​Tomorrow is June. When the clock strikes midnight, another National Mental Health Awareness Month will come to a close. For millions of Americans, however, it will signal the start of another day in the grips of mental illness, hidden away from national attention. Depression, in particular, will continue to affect approximately one in five Americans. How can we move forward from being people of awareness to people of active help? Scripture shows​​ us in the wisdom literature of one who was depressed himself: Job.

Commentators on the book of Job write at large on its theology of suffering and justice. How can a good God allow evil to exist? But listen closely and you’ll hear an embedded cry for hope: If the Almighty God is a cruel God, cold and calculated in his ways, where then is man’s hope? For much of the book, this is the heart of Job’s concerns. In the throes of debilitating heartache and loss, where is his hope?

While the experience of depression is unique to each individual, one of its common marks is the utterly invasive hopelessness by its side. With the loss of his family and property and the decline of his health, Job is shattered to despair, driven at times to self-loathing:

Why did you bring me out from the womb? Would that I had died before any eye had seen me and were as though I had not been, carried from the womb to the grave. (Job 10:18–19)

He resents his existence because in the thick of his affliction he is hollowed out of any hope. Job needs someone outside of himself for help. He repeatedly resolves to hope in the Lord, but we see how misguided this hope becomes as his three friends persistently fault him for his suffering. He holds fast to his innocence, calling his friends “miserable comforters” (Job 16:2) for the ways they accuse him rather than help him. Though they do right to sit with him in silence for a week, they do wrong to then point him to judgment instead of hope.

Perhaps if we were honest, we might see that we too are not always the comforters we would like to be, however well-intentioned our words. Perhaps we hand out band-aid solutions (those pesky “just” statements), hurl outright accusations (you reap what you sow), or offer passive expressions of help (“I’m here if you need to talk”). As Christians, we might even tell believers who battle depression that they simply need more faith. But if “faith is the assurance of things hoped for, the conviction of things not seen” (Hebrews 11:1), where is our message of hope?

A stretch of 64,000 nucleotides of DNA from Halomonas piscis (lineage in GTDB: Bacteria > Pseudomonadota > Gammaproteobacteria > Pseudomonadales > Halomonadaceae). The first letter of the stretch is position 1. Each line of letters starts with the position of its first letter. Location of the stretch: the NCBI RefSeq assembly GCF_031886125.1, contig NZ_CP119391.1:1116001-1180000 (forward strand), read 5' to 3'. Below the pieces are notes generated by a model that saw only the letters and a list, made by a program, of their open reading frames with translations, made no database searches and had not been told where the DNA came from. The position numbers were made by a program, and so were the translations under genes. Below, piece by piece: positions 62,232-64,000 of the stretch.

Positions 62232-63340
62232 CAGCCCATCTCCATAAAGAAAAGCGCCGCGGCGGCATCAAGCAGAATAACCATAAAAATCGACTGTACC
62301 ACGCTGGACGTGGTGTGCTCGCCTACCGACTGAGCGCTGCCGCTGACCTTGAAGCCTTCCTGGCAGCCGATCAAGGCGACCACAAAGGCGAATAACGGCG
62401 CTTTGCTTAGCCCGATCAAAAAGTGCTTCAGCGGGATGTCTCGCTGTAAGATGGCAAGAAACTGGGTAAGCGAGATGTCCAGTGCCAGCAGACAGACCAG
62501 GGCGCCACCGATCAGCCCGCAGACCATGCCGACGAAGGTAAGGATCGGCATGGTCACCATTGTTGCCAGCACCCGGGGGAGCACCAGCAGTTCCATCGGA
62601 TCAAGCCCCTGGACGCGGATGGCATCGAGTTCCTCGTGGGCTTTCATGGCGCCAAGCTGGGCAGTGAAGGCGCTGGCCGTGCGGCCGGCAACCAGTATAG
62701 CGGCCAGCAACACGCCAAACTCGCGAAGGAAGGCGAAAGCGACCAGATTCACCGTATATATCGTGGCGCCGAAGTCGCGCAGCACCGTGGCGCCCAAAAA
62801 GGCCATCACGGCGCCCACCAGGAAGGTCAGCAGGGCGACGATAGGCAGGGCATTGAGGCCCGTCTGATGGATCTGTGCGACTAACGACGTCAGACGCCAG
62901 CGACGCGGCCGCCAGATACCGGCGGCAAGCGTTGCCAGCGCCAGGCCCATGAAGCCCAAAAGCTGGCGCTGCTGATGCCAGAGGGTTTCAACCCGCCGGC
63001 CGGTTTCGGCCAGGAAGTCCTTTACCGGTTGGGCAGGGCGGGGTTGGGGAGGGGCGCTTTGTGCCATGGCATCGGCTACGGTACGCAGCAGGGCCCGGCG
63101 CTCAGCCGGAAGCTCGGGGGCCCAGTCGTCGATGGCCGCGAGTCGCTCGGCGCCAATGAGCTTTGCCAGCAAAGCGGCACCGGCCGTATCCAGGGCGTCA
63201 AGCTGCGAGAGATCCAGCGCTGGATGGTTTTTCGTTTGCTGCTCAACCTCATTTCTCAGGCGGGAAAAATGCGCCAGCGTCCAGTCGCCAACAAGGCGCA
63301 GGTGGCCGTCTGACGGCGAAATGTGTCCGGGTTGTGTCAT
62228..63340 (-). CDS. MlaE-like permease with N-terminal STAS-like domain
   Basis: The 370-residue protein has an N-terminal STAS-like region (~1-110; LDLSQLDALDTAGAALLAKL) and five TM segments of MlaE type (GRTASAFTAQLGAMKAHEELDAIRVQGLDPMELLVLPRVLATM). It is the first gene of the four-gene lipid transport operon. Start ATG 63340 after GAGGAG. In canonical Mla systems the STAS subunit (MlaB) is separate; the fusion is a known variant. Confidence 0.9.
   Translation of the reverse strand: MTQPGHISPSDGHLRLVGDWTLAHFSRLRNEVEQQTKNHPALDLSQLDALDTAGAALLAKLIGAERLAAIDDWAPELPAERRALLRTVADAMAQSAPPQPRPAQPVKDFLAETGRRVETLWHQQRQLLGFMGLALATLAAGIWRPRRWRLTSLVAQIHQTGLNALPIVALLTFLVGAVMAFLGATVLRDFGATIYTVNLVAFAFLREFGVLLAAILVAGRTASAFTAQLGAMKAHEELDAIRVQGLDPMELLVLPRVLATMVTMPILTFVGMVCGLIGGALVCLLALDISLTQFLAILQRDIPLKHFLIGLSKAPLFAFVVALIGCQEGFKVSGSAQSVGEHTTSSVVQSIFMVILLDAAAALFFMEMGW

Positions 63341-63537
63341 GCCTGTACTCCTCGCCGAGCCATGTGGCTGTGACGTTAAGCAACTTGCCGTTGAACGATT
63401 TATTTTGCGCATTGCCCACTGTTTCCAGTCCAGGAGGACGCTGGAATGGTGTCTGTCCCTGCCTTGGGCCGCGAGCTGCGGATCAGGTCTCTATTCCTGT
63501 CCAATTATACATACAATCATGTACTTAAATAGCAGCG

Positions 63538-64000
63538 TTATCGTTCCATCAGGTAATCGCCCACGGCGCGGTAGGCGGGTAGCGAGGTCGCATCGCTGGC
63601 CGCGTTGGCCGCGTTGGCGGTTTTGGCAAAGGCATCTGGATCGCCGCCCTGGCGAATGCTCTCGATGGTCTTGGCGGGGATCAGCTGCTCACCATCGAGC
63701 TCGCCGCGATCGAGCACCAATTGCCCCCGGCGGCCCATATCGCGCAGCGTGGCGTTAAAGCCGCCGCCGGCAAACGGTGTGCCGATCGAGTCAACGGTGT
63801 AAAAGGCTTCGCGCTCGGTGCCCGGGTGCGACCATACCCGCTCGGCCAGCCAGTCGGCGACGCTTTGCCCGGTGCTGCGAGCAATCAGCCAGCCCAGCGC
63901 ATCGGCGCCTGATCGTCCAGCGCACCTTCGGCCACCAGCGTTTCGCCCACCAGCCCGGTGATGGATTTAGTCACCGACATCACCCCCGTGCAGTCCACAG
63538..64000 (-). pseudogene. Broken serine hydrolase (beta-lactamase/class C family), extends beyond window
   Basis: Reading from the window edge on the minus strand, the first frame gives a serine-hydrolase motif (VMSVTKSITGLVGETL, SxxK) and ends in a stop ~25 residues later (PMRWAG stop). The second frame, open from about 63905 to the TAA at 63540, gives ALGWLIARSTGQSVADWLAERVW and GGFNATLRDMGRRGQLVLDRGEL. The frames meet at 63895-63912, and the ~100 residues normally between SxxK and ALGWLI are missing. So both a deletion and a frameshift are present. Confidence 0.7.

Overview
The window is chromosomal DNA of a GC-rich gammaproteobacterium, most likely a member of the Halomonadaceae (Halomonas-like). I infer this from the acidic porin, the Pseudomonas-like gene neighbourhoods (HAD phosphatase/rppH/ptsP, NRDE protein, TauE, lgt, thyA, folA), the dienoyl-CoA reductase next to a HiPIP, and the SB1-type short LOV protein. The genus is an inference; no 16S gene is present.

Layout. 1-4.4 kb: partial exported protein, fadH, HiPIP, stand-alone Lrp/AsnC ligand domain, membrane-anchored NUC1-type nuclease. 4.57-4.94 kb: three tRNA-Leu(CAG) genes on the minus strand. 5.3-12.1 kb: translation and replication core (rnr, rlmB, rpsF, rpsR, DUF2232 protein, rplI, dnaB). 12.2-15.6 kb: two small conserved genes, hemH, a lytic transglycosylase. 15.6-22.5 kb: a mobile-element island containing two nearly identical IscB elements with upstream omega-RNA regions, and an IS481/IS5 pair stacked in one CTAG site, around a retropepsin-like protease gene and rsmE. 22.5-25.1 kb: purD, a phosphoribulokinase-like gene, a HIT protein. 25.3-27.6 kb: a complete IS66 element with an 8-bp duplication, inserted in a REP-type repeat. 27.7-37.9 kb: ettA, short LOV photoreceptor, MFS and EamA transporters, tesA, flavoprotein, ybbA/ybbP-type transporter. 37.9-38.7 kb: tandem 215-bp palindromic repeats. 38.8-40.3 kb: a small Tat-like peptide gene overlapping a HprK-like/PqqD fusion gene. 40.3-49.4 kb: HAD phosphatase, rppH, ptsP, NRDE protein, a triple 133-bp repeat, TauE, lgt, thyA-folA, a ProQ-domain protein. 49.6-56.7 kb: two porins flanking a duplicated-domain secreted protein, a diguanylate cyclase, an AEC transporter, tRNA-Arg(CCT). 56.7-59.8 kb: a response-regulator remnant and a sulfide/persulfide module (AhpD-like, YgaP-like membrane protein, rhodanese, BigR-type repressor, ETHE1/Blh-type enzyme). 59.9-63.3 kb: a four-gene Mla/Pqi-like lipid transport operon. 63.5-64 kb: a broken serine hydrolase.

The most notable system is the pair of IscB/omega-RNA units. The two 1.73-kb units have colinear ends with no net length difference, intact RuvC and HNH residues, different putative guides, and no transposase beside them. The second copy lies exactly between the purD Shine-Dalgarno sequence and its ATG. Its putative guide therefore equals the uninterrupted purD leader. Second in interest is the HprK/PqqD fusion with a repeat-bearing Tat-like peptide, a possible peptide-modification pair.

There is a reason why “hope” appears 19 times in the ESV translation of Job: “hope does not put us to shame,” although our circumstances may try, “because God’s love has been poured into our hearts through the Holy Spirit who has been given to us” (Romans 5:5). This hope is not found in our circumstances or in our eloquent words. It is found in Christ alone—who he is and what he has done for us on the cross.

In order to catalyze the spreading of the hope of Christ, the Reformed Margins team has decided to give away two copies of Spurgeon’s Sorrows by Zack Eswine. I have found this approachable book to be helpful for those who struggle with depression or those who want to learn how to best love brothers and sisters dealing with this struggle.

To enter, in the comment section of this blog or in the comments of our direct Facebook post, share a few words on how God has given you hope during your own trying times. By doing so, you will help proclaim the hope of Christ to those who need it most. The giveaway will close at 11:59 PDT on June 8, 2018, and the winners will be randomly selected and announced on June 11, 2018.

Posted by Grace Chung

An East Coaster with West Coast affinities, Grace thrives in 60 degree weather and battles the occasional bout of landscape envy. She loves seeing literature, ministry, and education—her three main interests—intersect into one life calling. One of the coolest compliments she's ever received is that she respects the intelligence of children. She looks forward to her lifelong commitment to continue respecting children and youth with the uncompromised gospel on their narrow journey home.


  1. Why are you cast down, O my soul, and why are you in turmoil within me? Hope in God; for I shall AGAIN praise him, my salvation and my God. – Psalm 42:11
    This has been my to go verse during times of depression. Gives me hope that I shall again praise God even during times of sorrow. Excellent article, Grace!